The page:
NEW YORK(Reuters) - General Electric Co (GE.N) said on Thursday it was on track to generate more than $1 billion in revenue this year from its industrial data-analysis business, and plans to make its software platform broadly available next year.
GE is making a big bet on what it calls the “Industrial Internet,” in which the company harnesses data from large industrial machines, such as power-generating turbines and jet engines, to yield productivity, efficiency and other improvements for customers.
GE said it is on track for more than $1 billion in revenue from its “Industrial Internet” offerings this year, up from $800 million last year.
“This is happening today. This is no longer a vision about the future,” GE Chief Executive Jeff Immelt told an audience of customers, analysts and others at the company’s “Minds and Machines” meeting. “Every industrial company is going to be transformed in some way around data and analytics.”
The U.S. conglomerate several years ago said it would invest $1 billion to build a software center in San Ramon, California, that now employs 1,000 engineers and other workers.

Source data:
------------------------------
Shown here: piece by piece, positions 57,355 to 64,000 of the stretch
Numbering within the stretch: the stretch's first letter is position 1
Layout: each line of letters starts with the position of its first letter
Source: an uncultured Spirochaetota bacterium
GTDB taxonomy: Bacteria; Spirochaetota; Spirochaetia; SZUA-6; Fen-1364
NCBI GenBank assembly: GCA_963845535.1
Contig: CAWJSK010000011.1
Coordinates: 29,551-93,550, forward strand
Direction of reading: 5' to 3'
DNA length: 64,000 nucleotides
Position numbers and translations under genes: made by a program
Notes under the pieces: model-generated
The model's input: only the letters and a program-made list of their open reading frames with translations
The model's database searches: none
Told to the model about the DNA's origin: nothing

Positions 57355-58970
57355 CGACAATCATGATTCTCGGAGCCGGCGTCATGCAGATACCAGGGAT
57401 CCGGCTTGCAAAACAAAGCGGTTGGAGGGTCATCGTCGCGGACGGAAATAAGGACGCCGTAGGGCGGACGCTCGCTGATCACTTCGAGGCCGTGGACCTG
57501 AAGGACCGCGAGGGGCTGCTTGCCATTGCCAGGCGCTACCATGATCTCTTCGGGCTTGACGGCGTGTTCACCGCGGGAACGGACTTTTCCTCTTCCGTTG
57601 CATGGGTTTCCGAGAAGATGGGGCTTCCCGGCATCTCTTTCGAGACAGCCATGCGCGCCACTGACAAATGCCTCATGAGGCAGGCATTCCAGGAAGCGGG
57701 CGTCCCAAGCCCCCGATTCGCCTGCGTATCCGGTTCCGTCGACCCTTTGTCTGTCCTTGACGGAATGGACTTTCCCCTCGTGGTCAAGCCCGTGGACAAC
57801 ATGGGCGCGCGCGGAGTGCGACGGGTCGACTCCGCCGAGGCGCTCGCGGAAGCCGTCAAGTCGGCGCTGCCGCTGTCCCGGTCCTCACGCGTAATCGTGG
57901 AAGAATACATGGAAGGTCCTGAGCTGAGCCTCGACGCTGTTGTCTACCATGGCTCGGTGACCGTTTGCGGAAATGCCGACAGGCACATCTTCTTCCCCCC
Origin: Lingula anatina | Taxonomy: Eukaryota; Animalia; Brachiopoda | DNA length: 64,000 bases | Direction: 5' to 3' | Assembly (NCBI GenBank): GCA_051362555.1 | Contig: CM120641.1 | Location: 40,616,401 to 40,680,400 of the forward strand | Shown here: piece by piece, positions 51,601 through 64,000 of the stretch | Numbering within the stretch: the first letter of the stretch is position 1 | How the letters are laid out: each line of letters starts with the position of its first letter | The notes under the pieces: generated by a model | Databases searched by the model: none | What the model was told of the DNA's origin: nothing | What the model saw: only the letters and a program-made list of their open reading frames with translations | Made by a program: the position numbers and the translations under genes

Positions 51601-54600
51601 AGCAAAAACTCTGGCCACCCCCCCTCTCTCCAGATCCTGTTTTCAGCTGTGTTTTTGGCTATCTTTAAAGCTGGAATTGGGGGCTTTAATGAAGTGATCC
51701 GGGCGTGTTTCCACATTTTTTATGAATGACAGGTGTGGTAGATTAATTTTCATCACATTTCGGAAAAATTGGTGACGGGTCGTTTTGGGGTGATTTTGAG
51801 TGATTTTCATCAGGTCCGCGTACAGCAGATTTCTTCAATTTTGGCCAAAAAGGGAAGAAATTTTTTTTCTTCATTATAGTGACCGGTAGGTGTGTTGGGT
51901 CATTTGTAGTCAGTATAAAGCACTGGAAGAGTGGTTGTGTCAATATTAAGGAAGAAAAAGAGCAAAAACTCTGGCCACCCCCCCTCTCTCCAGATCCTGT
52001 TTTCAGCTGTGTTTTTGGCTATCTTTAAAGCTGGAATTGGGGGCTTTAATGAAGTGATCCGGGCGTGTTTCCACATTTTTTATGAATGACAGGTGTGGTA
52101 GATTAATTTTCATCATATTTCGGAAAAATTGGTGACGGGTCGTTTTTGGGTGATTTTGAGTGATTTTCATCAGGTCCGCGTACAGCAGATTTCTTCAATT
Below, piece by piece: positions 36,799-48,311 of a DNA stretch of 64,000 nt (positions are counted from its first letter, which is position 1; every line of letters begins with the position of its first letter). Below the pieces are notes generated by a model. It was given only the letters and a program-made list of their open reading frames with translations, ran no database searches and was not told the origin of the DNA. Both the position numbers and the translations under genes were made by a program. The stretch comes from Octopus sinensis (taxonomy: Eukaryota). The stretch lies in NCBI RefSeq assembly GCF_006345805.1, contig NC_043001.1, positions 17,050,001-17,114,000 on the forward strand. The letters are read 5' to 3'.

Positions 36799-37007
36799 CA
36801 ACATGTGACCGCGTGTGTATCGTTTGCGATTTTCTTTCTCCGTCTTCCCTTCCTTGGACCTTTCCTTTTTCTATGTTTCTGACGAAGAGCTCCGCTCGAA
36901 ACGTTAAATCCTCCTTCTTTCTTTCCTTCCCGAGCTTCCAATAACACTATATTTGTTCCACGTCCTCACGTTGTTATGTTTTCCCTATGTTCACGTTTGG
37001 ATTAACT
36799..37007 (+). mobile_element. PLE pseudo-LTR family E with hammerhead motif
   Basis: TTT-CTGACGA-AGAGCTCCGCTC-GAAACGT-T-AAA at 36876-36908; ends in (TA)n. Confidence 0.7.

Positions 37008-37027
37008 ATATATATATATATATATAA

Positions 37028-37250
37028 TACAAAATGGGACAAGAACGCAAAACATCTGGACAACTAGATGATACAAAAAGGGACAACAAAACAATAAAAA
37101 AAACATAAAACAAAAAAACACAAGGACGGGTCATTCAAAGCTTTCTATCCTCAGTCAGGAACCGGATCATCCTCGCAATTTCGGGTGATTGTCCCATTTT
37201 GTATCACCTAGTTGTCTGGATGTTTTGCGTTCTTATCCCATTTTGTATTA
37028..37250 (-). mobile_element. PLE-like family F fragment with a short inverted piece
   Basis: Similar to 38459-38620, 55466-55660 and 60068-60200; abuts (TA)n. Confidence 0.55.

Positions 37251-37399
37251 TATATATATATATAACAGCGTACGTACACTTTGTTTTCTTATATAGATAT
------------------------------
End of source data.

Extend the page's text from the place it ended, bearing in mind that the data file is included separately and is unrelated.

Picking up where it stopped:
“We’re going to invest to be a leader as this industry continues to evolve,” Immelt said.
GE’s “Industrial Internet” business is powered by software called Predix, which analyzes data that helps a client’s equipment run better, consume less fuel, receive service more efficiently and minimizes unplanned downtime.
The Predix software would be available to any company in 2015, GE said in a statement.
GE touts about 40 such data-related offerings. One aviation product, Flight Efficiency Services, helps airlines improve traffic flow and flight paths to help save on fuel costs. Another, Wind Power Up, allows wind farm operators to raise output by up to 5 percent by optimizing performance based on environmental conditions.
“We’re really doing this in every GE industrial business,” Immelt said.
Additional reporting by Ankit Ajmera in Bangalore; Editing by Savio D'Souza and Nick Zieminski